Which mineral acid is used and in which concentration it must be depends on the requirements for the pickled surface as well as the thickness of the oxide layer. The following values apply as a guideline for the acid concentration:
Hydrochloric acid 15–20 % at predominantly room temperature around 20 °C
Sulphuric acid 10–30 % at higher temperatures of 50–100 °C
Phosphoric acid 10–20 % at 40–60 °C
Which acid for metal pickling?
Hydrochloric acid has an acid concentration of 37 % and can dissolve scale, whereas sulphuric acid cannot. Hydrochloric acid provides bright pickling surfaces, is already very effective at room temperature and has a high volatility. For this reason, hydrochloric acid is mainly used for pickling at room temperature, because temperatures of up to 70 °C can occur in closed systems.
Sulphuric acid has an acid concentration of 96 % and can therefore be stored in smaller quantities than hydrochloric acid, for example. Sulphuric acid is used for metal pickling almost as often as hydrochloric acid, but it does not evaporate and is therefore mostly used for pickling at high temperatures. When sulphuric acid is mixed with water, it generates intense heat. Diluted, this acid also attacks iron, but not in concentrated form.
Phosphoric acid is a comparably expensive process and is particularly suitable for removing thin layers of scale and rust. When iron is pickled with phosphoric acid, a thin iron phosphate layer is automatically formed, which immediately passivates the material. A concentration of 10 % is used at up to 40 °C and a concentration of 20 % at up to 60 °C.
Acid mixtures of different acids are used for pickling low-alloy steels and unalloyed steels, as well as for so-called ferritic steels – a highly magnetic type of chromium steel that is used especially in the food industry – and austenitic steels, whose main alloying elements are chromium and nickel. The latter have a high corrosion stability and are easy to form, which is why they are used in medical and dental technology, industrial engineering and automotive engineering. Both ferritic and austenitic steels belong to the precious metals and are particularly corrosion-resistant or corrosion-inert.
The acid mixtures for metal pickling are offered as pickling pastes, spray mixtures and bath pickling.
Disposal of the pickling agent
No matter how much a pickling solution is diluted, it is as harmful to the environment as it is to health and must be disposed of as hazardous waste. The instructions on the packaging of the pickling solution specify exactly how the contents must be disposed of and this procedure must be followed. Sulphuric acid and phosphoric acid, for example, must not be disposed of in residual waste or the sewage system. Although it is widely known that phosphoric acid is also used in very small quantities as an acidifier or preservative in foodstuffs – a very well-known one is Coca-Cola – the human stomach lining counteracts the corrosive property. However, it is difficult to estimate at what point a very small amount of phosphoric acid becomes an acid that is harmful to humans and the environment and must definitely be disposed of as hazardous waste. Since the disposal for hazardous waste can differ regionally, it is important to obtain precise information beforehand in order to comply with regional regulations.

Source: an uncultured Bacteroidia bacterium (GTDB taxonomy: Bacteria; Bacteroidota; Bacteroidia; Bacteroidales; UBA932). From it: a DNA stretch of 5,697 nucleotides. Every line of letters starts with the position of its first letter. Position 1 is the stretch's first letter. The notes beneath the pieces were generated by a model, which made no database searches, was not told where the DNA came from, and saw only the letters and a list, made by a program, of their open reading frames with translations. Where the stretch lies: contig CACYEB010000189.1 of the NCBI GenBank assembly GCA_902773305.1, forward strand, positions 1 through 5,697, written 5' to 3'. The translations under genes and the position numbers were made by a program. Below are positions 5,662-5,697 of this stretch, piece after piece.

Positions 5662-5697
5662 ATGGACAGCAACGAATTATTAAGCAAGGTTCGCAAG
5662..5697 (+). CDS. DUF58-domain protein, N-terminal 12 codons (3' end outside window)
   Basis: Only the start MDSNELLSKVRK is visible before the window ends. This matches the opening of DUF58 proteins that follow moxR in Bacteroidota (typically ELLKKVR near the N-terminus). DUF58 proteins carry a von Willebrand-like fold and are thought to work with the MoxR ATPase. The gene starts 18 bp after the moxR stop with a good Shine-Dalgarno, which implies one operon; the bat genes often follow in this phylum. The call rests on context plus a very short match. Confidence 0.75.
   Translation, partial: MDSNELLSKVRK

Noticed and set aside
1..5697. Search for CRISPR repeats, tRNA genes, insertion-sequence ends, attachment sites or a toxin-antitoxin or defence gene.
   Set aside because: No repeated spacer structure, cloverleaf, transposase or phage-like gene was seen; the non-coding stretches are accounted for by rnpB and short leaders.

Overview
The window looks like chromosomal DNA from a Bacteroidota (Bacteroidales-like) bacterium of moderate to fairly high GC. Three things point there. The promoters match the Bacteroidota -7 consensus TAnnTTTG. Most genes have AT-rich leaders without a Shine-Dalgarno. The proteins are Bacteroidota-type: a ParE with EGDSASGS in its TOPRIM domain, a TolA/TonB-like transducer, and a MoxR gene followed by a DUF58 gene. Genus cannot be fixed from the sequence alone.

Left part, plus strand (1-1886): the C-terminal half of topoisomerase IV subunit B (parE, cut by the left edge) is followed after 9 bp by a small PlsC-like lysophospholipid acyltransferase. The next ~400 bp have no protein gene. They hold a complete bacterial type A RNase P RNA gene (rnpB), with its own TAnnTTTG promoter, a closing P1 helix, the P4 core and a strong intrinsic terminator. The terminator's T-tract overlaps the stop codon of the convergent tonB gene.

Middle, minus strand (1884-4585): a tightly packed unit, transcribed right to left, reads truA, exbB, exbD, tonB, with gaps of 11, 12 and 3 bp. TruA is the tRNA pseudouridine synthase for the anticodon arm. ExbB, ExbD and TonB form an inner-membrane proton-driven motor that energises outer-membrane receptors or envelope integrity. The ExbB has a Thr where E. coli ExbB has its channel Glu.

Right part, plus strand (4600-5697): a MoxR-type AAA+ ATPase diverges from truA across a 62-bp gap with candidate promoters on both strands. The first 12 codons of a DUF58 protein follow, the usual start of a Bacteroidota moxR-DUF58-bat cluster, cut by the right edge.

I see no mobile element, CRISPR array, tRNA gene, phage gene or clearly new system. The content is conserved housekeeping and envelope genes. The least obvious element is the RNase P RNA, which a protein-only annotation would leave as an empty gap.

Why does stainless steel need to be pickled?
There are more than 250 different types of stainless steel. Each is defined by its individual chemical composition. These have different properties than the pure metals from which they are formed. We will soon be taking a closer look at stainless steel as a metal and the topic of stainless steel welding and will be creating a separate blog for this. But why does stainless steel need to be pickled?
Stainless steel belongs to the metals that form a chromium oxide layer due to the chromium content, which also prevents oxidation of the surface. Stainless steel therefore has a high resistance to corrosion. After damage to this oxide layer, it immediately forms anew automatically. Stainless steel thus protects itself from ambient oxygen. However, the surface of stainless steel can be severely damaged or contaminated by different manufacturing processes:
- tarnishing occurs during welding, grinding etc.
- extraneous rust or metal oxides occur during storage
- heat treatment leads to the formation of scale layers
- if steel tools are used, iron abrasion is deposited.
- when drilling without lubricants, chromium carbide is formed due to the influence of heat.
During pickling, stainless steel regains its surface condition and thus its corrosion resistance.
Metal pickling is an exciting topic!
From our point of view, you should use gentle and surface-friendly pickling processes that also do not pollute the environment. If you do not want to use aggressive or even dangerous pickling processes and pickling agents for your surface treatment after welding, we recommend the equipment and electrolyte solution from ABICOR BINZEL. The acid solution or electrolyte solution ABICLEAN can be used for weld seam cleaning, passivation and polishing of metal surfaces - except for aluminum. The ABICLEANER devices for weld seam cleaning are the environmentally conscious alternative to pickling pastes. With their help, unsightly tarnish can be removed and even sensitive surfaces such as metals made of stainless steel can be passivated in one step. This is also referred to as electrochemical pickling, although the term pickling has a rather negative connotation.